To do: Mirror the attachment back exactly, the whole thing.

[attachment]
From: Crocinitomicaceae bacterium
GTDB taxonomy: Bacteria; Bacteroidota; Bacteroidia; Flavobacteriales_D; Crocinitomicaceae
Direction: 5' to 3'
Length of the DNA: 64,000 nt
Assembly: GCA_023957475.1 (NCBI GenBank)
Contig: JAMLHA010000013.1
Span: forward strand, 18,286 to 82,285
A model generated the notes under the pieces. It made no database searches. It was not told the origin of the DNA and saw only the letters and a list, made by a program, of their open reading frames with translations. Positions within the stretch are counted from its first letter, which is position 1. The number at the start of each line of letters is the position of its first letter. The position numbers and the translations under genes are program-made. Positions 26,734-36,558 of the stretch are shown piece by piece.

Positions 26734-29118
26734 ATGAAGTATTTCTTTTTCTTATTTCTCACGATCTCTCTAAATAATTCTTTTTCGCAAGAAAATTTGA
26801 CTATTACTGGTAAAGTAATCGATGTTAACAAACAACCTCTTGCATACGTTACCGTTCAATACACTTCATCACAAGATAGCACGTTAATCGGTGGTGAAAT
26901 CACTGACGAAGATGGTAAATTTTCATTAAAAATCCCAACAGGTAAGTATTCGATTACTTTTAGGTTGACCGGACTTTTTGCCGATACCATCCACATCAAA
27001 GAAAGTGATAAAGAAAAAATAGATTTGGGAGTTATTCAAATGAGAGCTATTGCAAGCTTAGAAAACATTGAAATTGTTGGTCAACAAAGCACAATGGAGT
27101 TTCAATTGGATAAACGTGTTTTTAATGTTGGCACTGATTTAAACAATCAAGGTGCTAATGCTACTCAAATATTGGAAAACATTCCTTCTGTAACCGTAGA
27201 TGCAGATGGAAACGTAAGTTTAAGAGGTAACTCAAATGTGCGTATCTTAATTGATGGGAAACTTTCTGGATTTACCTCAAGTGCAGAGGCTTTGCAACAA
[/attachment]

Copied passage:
From: Crocinitomicaceae bacterium
GTDB taxonomy: Bacteria; Bacteroidota; Bacteroidia; Flavobacteriales_D; Crocinitomicaceae
Direction: 5' to 3'
Length of the DNA: 64,000 nt
Assembly: GCA_023957475.1 (NCBI GenBank)
Contig: JAMLHA010000013.1
Span: forward strand, 18,286 to 82,285
A model generated the notes under the pieces. It made no database searches. It was not told the origin of the DNA and saw only the letters and a list, made by a program, of their open reading frames with translations. Positions within the stretch are counted from its first letter, which is position 1. The number at the start of each line of letters is the position of its first letter. The position numbers and the translations under genes are program-made. Positions 26,734-36,558 of the stretch are shown piece by piece.

Positions 26734-29118
26734 ATGAAGTATTTCTTTTTCTTATTTCTCACGATCTCTCTAAATAATTCTTTTTCGCAAGAAAATTTGA
26801 CTATTACTGGTAAAGTAATCGATGTTAACAAACAACCTCTTGCATACGTTACCGTTCAATACACTTCATCACAAGATAGCACGTTAATCGGTGGTGAAAT
26901 CACTGACGAAGATGGTAAATTTTCATTAAAAATCCCAACAGGTAAGTATTCGATTACTTTTAGGTTGACCGGACTTTTTGCCGATACCATCCACATCAAA
27001 GAAAGTGATAAAGAAAAAATAGATTTGGGAGTTATTCAAATGAGAGCTATTGCAAGCTTAGAAAACATTGAAATTGTTGGTCAACAAAGCACAATGGAGT
27101 TTCAATTGGATAAACGTGTTTTTAATGTTGGCACTGATTTAAACAATCAAGGTGCTAATGCTACTCAAATATTGGAAAACATTCCTTCTGTAACCGTAGA
27201 TGCAGATGGAAACGTAAGTTTAAGAGGTAACTCAAATGTGCGTATCTTAATTGATGGGAAACTTTCTGGATTTACCTCAAGTGCAGAGGCTTTGCAACAA